Court Requires Employer To Pay Legal Fees Of Ex-Employee Charged With Trade Secret Theft October 16, 2013, a federal judge in New Jersey ruled that Goldman Sachs must advance the legal fees of a former employee charged with stealing Goldman’s source code.  The order is the latest twist in a case that previously gained notoriety for the Second Circuit decision reversing the ex-employee’s conviction, an unpopular decision that led to the passage of the Theft of Trade Secrets Clarification Act of 2012.

Sergei Aleynikov worked for Goldman as a programmer of high-frequency trading software.  In June 2009, just before Aleynikov left Goldman to join a Chicago start-up, he downloaded the source code for the software to use at his new company.  Federal authorities charged Aleynikov with theft of trade secrets in violation of the Electronic Espionage Act and transportation of stolen property.  Aleynikov was tried, convicted, and sentenced to 97 months in prison.  But the Second Circuit overturned Aleynikov’s conviction in February 2012, and he was released.

Aleynikov’s time in court was not over, though.  In August 2012, he was arrested again, this time by New York state authorities, and charged with unlawful use of secret scientific material and unlawful duplication of computer related material.

The case took a new turn when Aleynikov struck back, filing a civil suit against Goldman in New Jersey federal court in September 2012.  Citing alleged indemnification obligations under Goldman’s bylaws and Delaware law, Aleynikov sought: (1) indemnification for fees previously accrued in defending the federal case, and (2) advancement of fees accrued and future fees to be accrued in defending the state case.  Aleynikov moved immediately for summary judgment.

In October 2013, after court-ordered expedited discovery, the court granted the motion as to advancement and deferred its decision as to indemnity.  Under the district court’s order, Goldman must advance Aleynikov’s current fees in defending the state case thus far (estimated at $700,000), plus future fees in that case.  Goldman was also ordered to pay “fees on fees,” i.e. the fees Aleynikov’s lawyers billed in the indemnification/advancement suit (estimated at over $1,000,000).

Among the key factors relied upon by the judge in his 34-page decision were:

  • Aleynikov’s job title of “Vice President.”  The court did not find it important that approximately 12,000 of Goldman’s 30,000+ employees also held the same title, finding that “Goldman must bear the consequences of that profligacy.”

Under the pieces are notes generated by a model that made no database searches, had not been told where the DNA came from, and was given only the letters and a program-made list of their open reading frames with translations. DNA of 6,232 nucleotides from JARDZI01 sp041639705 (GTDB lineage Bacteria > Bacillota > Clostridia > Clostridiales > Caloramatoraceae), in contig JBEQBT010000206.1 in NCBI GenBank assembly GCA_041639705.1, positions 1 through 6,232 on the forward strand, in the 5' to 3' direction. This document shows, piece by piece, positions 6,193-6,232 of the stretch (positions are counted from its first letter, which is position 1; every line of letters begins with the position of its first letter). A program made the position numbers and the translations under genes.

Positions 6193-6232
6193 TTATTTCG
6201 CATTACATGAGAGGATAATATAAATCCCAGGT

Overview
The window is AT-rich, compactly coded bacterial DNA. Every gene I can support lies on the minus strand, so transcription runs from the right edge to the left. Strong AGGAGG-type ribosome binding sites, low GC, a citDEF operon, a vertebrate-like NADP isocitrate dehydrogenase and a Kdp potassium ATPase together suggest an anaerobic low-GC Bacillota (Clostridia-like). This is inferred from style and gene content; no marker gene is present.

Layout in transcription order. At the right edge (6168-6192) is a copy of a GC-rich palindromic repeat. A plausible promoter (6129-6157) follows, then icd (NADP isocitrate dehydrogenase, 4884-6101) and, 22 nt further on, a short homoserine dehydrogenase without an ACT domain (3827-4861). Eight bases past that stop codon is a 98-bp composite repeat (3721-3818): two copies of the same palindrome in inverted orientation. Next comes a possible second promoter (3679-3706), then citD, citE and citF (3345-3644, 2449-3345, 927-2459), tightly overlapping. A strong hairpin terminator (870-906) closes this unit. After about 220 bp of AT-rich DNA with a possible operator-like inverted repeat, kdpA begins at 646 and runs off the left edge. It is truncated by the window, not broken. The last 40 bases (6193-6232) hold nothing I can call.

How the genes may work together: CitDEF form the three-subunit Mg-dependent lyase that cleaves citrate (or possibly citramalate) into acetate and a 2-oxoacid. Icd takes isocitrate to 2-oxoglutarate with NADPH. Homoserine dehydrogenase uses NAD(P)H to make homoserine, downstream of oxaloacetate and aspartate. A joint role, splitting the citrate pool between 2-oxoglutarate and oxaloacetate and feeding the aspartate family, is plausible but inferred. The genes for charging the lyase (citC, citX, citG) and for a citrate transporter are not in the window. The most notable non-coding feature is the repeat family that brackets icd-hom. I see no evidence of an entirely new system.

• The broad language in Goldman’s by-laws defining “officer.”
  • Delaware law, which excludes parol evidence from the interpretation of by-laws, even when they are ambiguous.
  • “Liberal” policy underlying Delaware law on indemnification and advancement of legal fees.
  • Goldman’s past practice.  Goldman had, in recent years, paid the legal fees of 51 of 53 employees who incurred legal fees (including 15 holding the title of “Vice President”).

Although Aleynikov must pay back the advanced legal fees if he loses his state court case, this purported “backstop,” in the words of the court, is cold comfort.  According to his attorney, Aleynikov has no job and is financially destitute, so it appears exceedingly unlikely Goldman would ever recoup any significant portion of the fees advanced.

Goldman appealed the district court’s order to the Third Circuit.  The court expedited the appeal, and the case was fully briefed as of December 6, 2013 (see Goldman’s opening brief, Aleynikov’s brief, and Goldman’s reply).  Oral argument is tentatively scheduled for January 21, 2014, in Philadelphia.  While we wait for a decision, this case may give employers pause before referring an employee’s theft of trade secrets to federal authorities — doing so might just result in having to foot the legal bill for his defense.

The case is Aleynikov v. The Goldman Sachs Group, Inc., No. 12-cv-5994 (D.N.J.), No. 13-4237 (3d Cir.).


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DISCLAIMER: Because of the generality of this update, the information provided herein may not be applicable in all situations and should not be acted upon without specific legal advice based on particular situations.

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